Air entrainment is real, and it can cause real problems, but only in certain circumstances. When and where and what are the salient questions. Let us begin with the “what” of the mechanics.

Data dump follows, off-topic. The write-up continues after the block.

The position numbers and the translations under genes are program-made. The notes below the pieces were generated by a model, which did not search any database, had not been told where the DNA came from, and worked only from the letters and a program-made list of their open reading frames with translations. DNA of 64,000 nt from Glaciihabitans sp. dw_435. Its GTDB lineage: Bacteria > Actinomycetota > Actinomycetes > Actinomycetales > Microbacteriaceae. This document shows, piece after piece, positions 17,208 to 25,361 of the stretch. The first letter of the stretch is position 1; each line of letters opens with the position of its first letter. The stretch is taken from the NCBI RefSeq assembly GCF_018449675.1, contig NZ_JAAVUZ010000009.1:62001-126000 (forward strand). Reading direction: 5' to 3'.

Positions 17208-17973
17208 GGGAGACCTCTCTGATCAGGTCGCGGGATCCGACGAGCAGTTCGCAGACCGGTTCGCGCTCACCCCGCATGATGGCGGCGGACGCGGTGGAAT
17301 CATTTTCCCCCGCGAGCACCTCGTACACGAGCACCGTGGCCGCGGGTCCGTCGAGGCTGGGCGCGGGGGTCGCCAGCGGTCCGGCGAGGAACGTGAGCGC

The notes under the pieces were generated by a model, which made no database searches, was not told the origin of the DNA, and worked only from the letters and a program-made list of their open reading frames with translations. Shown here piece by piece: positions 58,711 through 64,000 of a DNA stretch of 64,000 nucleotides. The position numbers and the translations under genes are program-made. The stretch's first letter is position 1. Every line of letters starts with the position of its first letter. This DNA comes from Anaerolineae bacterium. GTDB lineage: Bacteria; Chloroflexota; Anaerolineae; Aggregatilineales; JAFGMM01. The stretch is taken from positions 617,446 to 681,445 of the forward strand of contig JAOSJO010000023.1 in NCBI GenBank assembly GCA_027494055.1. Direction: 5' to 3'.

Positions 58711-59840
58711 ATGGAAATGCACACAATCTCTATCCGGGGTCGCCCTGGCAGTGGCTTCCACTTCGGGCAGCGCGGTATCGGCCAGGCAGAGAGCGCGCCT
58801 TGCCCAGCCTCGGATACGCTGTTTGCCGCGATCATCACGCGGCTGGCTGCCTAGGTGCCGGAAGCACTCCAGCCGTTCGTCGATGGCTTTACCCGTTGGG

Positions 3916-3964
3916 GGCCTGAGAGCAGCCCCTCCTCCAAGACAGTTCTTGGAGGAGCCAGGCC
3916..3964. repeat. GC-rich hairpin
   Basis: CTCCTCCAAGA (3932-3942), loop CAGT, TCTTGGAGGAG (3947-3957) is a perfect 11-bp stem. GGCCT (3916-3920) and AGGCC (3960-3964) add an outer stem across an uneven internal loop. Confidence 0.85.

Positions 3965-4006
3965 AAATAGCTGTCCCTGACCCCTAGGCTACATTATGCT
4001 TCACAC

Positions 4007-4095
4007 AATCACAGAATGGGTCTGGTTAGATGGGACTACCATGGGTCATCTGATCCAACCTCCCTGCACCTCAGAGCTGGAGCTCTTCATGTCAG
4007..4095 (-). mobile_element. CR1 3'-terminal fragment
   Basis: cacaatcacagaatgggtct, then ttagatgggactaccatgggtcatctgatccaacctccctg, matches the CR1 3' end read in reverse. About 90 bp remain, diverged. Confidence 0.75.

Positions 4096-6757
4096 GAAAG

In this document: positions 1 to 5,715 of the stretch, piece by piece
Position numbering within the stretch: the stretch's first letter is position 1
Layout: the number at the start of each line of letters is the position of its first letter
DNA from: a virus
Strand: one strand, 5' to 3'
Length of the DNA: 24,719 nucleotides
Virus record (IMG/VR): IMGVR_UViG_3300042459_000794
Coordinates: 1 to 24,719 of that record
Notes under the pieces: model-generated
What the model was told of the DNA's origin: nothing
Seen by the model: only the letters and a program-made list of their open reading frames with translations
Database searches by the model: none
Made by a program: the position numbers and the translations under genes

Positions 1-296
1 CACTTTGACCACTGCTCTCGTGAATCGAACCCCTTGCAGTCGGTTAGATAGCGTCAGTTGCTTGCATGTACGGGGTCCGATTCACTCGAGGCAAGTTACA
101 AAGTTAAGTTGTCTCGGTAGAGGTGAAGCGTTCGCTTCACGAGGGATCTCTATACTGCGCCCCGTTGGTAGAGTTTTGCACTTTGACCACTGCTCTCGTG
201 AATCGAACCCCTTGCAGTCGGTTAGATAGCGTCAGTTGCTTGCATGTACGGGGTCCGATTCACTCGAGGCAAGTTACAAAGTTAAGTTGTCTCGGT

As seen in Figure 1, air “sticks” to both the web and the roll(er). During run, air is pushed or entrained between the web and roll(er). This is part of the answer to the “what” question. While this boundary layer of air is quite small – far less than the thickness of a human hair – web handlers learn time and time again that small numbers don’t mean small effects. If the web is separated from the roller even just a bit, traction will be reduced and, with enough speed, can be totally lost. So, loss of traction on both driven and undriven rollers alike is one possible risk. Loss of traction, obviously, means loss of function for some rollers, guides, spreaders and other elements.
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